On the question of failure to give consideration to pleas raised by the appellant, the Court of Appeal made a distinction between pleas which are considered and cast aside, and those which either are not considered or are considered so superficially that they were practically not considered at all. On commitment, the Court of Appeal remarked that this is a relevant consideration for the purposes of 69(2), which is subordinate to 69(1). The Appeal was upheld on the basis that the EPRT failed to give legal reasons to justify its ruling.

 

 

 

Lodging more than one (identical) application

Michael Farrugia v. MEPA (AppellCiviliNru 53/2012). Also Appell Civili Nru 56/2012.

Right of registered third parties to appeal, reconfirmed.

 

The issue concerned the developer, who lodged two applications with MEPA concerning the same plot, from which the third party lodged two objections. Eventually two appeals were heard by the EPRT. The Court of Appeal deemed this to be a highly undesirable situation, but held that the most practical solution was to annul the second decision and only consider the first one to be valid.

 

 

 

Miscellaneous

Ian Magro v. MEPA (Appell Civili Nru 122/2012)

Nothing of particular importance.

 

Carmelo Vella v. MEPA (Appell Civili Nru 121/2012)

Nothing of particular importance.

 

Jimmy Vella v. MEPA (Appell Civili Nru 67/2012)

Nothing of particular importance.

 

Frank Vella Bardon v. MEPA (Appell Civili Nru 67/2011)

Nothing of particular importance.

 

Christian Micallef v. MEPA (Appell Civili Nru 36/2012)

Nothing of particular importance.

 

Mario Borg v. MEPA (Appell Civili Nru 15/2012)

Nothing of particular importance.

 

Oliver Zammit v. MEPA (Appell Civili 11/2012)

Appeal lodged out of time.

 

George Catania v. MEPA (Appell Civili 18/2012)

Nothing of particular importance

 

 

 

Non-observance of time limits laid down in the law

Joseph C Grech v. MEPA (Appell Civili Nru 23/2011)

Appellant was seeking the annulment of a Scheduling Order, on the basis that the reconsideration of this order was not concluded within three months as the law requires. The PAB, and the CoA agreed, held that the fact that a few months lapsed from the three months stipulated in Cap 504 art 46(8), does not lead to nullity. Nullity must emerge from the law, and there is no way, as the law stands, that this three month period can be regarded as a ‘terminu ta’ dekadenza’.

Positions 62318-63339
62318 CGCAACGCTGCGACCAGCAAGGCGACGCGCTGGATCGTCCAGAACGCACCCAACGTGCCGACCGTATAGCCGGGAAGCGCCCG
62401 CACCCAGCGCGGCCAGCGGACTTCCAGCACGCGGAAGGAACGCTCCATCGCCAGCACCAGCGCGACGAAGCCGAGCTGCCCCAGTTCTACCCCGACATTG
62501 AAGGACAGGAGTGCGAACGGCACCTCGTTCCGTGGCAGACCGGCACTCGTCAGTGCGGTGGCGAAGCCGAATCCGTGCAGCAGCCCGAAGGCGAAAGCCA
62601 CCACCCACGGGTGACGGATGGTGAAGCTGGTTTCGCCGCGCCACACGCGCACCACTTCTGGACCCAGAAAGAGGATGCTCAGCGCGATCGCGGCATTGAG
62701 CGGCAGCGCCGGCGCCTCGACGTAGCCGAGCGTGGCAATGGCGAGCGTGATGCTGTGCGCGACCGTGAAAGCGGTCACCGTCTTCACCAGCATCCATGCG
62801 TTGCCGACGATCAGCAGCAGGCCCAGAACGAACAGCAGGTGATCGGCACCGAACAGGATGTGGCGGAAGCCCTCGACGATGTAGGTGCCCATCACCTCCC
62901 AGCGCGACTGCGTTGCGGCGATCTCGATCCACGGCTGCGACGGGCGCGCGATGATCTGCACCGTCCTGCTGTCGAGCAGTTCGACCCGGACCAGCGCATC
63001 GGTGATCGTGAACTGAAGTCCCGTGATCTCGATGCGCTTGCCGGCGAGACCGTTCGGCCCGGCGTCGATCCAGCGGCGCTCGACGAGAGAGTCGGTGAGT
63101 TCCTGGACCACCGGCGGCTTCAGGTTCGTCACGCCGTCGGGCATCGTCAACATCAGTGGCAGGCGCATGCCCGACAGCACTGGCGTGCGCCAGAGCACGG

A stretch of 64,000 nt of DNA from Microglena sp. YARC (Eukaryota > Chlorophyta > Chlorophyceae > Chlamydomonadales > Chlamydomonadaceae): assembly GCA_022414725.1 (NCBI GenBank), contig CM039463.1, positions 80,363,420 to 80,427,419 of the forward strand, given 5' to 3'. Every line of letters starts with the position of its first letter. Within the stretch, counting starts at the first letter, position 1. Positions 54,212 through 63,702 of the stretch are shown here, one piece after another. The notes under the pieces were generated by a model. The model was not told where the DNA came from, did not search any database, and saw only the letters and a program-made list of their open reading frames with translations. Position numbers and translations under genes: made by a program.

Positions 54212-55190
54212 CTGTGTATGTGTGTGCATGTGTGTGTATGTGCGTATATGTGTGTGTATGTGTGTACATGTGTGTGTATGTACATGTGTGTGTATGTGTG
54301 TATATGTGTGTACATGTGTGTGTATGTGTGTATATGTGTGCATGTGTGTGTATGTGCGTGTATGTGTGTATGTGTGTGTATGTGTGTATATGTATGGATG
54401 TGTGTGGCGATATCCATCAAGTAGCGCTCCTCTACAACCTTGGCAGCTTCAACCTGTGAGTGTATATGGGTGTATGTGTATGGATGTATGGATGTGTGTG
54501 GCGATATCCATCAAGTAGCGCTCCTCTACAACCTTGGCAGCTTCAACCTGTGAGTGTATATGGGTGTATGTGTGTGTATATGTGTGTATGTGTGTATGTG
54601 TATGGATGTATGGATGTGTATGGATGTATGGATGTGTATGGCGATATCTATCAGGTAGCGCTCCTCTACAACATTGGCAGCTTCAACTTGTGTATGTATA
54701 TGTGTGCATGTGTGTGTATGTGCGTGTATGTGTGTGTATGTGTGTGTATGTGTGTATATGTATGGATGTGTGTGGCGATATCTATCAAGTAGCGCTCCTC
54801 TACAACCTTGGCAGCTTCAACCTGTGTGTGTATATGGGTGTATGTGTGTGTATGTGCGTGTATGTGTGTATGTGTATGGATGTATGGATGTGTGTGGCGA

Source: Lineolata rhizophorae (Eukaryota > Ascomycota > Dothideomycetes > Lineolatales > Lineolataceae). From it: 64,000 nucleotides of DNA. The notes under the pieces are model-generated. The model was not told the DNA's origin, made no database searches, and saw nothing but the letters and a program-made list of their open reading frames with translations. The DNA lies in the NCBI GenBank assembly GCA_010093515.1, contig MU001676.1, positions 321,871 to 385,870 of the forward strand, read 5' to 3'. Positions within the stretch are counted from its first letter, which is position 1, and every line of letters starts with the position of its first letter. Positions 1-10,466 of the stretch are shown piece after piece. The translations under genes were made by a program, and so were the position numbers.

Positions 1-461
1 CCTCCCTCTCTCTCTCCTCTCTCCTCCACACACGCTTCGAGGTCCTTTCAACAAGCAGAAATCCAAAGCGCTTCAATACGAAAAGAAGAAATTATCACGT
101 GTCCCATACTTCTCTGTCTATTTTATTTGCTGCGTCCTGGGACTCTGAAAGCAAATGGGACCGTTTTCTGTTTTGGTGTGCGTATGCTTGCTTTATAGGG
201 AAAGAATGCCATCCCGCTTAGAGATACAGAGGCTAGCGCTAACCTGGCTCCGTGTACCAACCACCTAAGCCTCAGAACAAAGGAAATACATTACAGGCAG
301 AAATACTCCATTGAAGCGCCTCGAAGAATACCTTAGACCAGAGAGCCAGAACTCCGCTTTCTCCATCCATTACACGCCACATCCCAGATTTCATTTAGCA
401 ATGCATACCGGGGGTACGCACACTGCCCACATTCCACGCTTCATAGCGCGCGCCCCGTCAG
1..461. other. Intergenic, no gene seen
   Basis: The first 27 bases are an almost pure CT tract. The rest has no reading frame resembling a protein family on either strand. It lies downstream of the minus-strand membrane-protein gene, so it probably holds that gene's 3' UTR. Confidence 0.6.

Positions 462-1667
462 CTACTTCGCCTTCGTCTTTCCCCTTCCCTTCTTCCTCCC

Retrial

Leonard Cassar v. MEPA (Appell Civili Nru 52/2001/1)

Application for retrial, denied by the crt.

 

Joseph Gauci v. MEPA (Appell Civili Nru 9/2012/1)

Application for retrial upheld. The bottom line was that an appeal to the PAB was lodged out of time: the time limit observed was that established in Cap 504, which in fact dealt with appeals from the EPRT; appeals from the PAB were regulated by the old law cap 356. The wrong law was applied. The appeal was out of time as a consequence. This contention was an acceptable basis for retrial under COCP art 811.

 

 

 

Rikuza (challenge) of EPRT members

Carmel Vella noe v. MEPA (Appell Civili 17/2012)

The Crt of Appeal went into the issue of rikuza(challenge). It held that the fact that a member of the EPRT had been on the panel which decided another case was not a basis for objecting to him sitting on this panel, in terms of art. 734 COCP.

 

 

 

Submitting to planning policies does not amount to a breach of one’s right to property

Austin sive Agostino Xuereb v. MEPA (Appell Civili Numru 147/2012)

Appellant claimed that his vested right to property was infringed by the EPRT. The Court disagreed deeming that the fact that the developer had to apply for a development in accordance with policies in vigore did not amount to such a breach.

 

 

 

Third party  rights

Michael Farrugia v. MEPA (Appell Civili Nru 53/2012). Also Appell Civili Nru 56/2012.

Right of registered third parties to appeal, reconfirmed.

 

The issue concerned the developer, who lodged two applications with MEPA concerning the same plot, from which the third party lodged two objections. Eventually two appeals were heard by the EPRT. The Court of Appeal deemed this to be a highly undesirable situation, but held that the most practical solution was to annul the second decision and only consider the first one to be valid.